Any given day’s emails are a collection of odd amusements, worrisome reports, sad news, glad tidings, and requests out of the blue. Recently, I was contacted by an Argentinian journalist writing for a woman’s lifestyle section of a publication. She wanted to know:
- What are the main features of any dog training?
- What are the easiest dogs to train? Why?
- What are the most difficult dogs to train?
- What qualities have these dogs? [sic]
I found myself intrigued by these simple questions, ones that are asked over and over again. This is what I sent back in reply:
Dog training is a relationship. Like any relationship, dog training requires clear communication, genuine curiosity about and interest about the other (in this case, the dog), respect for the other’s point of view and feelings and abilities, and a willingness to compromise in pursuit of harmony. Dog training is also education, and as with with any education, broadens the dog’s understanding of his world.
Dog training also has some components similar to parenting, as sometimes you must make decisions for the dog. For example, the dog cannot understand the full consequences of his behavior or the need for veterinary care. Like children, dogs must sometimes be protected from their own natural impulses. Very much like children, dogs must be educated so that they can be welcome members of society with good manners, knowledge that helps them in many situations, and an understanding of how to get along.
The dogs that are easiest to train are dogs who are interested in learning. This means a dog who is not afraid (fear makes learning very difficult, if not impossible). This means a dog who is not irritated or angry (anger and irritation make learning difficult). This also means a dog who is not in pain and who is not being physically threatened or actually hurt. A dog who is interested in learning finds the process rewarding and fun, and something he can be successful doing. Very often, trainers label dogs as “hard to train” when in fact they are bored, scared or confused. Sometimes, the trainer or the training equipment threatens or hurts the dog — this does not make for a dog who is easy to train.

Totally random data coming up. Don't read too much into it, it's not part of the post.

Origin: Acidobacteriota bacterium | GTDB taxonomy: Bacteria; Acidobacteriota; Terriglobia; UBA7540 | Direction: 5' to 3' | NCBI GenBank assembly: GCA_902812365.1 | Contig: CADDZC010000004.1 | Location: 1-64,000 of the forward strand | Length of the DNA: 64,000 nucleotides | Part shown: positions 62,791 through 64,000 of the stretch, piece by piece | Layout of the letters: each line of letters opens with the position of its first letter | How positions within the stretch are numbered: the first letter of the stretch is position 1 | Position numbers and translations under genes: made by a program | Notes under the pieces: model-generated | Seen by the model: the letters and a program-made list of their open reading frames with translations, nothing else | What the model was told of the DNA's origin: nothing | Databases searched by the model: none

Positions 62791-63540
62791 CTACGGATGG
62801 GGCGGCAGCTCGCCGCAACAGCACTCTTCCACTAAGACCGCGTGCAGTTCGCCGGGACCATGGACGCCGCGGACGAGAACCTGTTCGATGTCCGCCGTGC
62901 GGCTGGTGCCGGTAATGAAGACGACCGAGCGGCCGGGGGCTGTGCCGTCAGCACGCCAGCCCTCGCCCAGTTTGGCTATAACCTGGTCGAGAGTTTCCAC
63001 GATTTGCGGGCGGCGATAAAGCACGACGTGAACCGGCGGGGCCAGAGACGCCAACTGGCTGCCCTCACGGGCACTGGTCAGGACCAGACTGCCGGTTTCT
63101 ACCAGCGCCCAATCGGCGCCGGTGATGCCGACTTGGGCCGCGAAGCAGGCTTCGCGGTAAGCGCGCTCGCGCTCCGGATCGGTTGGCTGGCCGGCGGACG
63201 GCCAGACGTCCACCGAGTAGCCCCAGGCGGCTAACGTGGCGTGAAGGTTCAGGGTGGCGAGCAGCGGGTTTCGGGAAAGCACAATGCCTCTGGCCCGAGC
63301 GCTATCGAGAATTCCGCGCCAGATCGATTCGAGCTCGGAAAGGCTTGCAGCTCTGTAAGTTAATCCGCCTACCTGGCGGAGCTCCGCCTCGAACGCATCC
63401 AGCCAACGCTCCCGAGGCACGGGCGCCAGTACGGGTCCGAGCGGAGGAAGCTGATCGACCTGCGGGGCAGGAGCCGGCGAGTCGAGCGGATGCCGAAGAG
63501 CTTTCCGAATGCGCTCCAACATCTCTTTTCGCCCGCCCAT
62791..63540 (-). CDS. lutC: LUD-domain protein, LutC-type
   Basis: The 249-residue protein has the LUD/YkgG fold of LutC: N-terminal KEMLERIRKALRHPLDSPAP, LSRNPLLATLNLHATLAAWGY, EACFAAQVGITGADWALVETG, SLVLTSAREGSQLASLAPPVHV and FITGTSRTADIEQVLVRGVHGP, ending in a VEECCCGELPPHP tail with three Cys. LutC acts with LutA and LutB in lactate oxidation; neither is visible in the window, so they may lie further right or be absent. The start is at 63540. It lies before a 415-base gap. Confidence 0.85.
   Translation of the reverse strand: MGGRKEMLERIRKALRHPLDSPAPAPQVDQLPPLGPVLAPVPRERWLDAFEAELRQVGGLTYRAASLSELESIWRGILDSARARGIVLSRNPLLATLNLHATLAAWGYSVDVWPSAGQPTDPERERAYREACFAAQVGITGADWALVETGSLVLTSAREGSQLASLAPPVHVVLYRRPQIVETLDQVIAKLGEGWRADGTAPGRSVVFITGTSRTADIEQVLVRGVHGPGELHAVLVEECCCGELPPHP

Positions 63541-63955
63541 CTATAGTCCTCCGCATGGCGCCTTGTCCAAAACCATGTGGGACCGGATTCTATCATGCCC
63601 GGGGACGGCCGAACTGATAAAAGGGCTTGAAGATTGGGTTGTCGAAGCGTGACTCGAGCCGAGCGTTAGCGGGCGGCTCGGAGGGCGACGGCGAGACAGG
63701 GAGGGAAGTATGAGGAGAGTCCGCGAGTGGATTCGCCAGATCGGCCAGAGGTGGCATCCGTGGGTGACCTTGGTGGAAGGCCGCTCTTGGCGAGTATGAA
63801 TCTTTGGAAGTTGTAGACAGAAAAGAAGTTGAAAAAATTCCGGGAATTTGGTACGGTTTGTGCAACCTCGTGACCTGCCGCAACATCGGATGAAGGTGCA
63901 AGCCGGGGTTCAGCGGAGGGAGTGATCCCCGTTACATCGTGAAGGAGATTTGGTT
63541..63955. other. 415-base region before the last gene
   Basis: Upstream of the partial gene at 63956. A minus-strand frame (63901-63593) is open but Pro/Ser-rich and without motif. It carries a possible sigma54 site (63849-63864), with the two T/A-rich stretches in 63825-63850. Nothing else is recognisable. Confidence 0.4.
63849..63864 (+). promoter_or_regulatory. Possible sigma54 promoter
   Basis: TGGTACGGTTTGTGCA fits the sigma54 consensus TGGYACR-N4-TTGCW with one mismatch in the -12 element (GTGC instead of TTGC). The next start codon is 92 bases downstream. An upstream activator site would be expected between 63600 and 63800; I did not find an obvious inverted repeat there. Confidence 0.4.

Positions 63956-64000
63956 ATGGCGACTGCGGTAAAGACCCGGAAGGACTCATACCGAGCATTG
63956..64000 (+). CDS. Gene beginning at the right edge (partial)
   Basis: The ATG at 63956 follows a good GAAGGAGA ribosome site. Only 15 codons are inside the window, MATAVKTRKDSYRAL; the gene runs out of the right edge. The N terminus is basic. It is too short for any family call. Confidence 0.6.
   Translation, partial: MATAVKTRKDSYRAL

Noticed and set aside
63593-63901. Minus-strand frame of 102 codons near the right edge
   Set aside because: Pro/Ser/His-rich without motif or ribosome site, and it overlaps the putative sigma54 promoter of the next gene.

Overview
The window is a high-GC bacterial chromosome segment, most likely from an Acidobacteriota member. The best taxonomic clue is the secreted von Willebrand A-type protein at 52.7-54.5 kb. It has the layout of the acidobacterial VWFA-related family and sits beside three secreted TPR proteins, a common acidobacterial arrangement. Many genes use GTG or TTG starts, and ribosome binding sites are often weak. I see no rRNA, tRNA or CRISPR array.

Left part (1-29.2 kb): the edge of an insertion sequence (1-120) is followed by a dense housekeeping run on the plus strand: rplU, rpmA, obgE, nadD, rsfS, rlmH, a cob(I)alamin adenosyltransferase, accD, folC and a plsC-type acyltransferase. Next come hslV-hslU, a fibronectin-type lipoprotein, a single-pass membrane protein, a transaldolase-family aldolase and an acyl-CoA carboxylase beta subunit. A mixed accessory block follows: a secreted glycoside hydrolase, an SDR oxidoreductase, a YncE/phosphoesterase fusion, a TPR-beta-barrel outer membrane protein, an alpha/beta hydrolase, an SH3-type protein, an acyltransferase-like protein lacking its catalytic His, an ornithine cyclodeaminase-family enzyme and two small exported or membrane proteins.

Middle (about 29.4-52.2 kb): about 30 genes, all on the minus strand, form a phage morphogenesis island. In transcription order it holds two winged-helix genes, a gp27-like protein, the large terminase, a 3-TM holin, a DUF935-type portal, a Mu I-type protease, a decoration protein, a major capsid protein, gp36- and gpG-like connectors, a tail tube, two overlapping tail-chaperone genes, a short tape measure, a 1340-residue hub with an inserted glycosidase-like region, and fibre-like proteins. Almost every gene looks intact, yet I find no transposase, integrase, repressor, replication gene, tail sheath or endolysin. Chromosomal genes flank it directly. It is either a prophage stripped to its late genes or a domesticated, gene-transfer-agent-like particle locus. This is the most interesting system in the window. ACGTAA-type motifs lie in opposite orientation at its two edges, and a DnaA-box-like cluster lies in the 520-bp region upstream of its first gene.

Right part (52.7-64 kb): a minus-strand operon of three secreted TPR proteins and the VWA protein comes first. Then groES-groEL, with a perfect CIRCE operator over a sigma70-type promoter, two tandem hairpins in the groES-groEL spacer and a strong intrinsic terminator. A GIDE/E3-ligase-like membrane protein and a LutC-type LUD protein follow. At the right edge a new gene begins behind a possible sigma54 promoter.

Hardest to train are dogs who are afraid, who do not feel safe in the training situation, who are being asked to do more than their skills or their physical abilities permit, and dogs who are simply bored by the work and do not receive enough value (praise, games, toys, food rewards, etc) to make it worthwhile to participate.
What makes a dog easy or hard to train often has very, very little to do with the dog’s age, breed, sex or even upbringing. Fear, feeling unsafe, feeling threatened, being hurt, being bored, confused or unrewarded — these will always make training difficult. Feeling safe, enjoying the process, kind handling and generous rewards for doing well always make training easier.
Running through my head is an ongoing movie of the dogs I’ve met and worked with and lived with — and shining through as they morph from one to the other, shaggy to smooth to tall to short to tiny to young to grey-faced to robust to frail and on through all the permutations of Dog, I see their eyes. Eyes of confusion or boredom or distrust or irritation or anger or fear — these are the dogs that were hard to reach, the communication disrupted by so much between me and them. Eyes of interest, bright with curiosity, willingness, understanding, humor, delight and pride — regardless of what shape that dog’s body took, the eyes of the dogs engaged in the conversation of training shine clear.
Keep the lights on . . .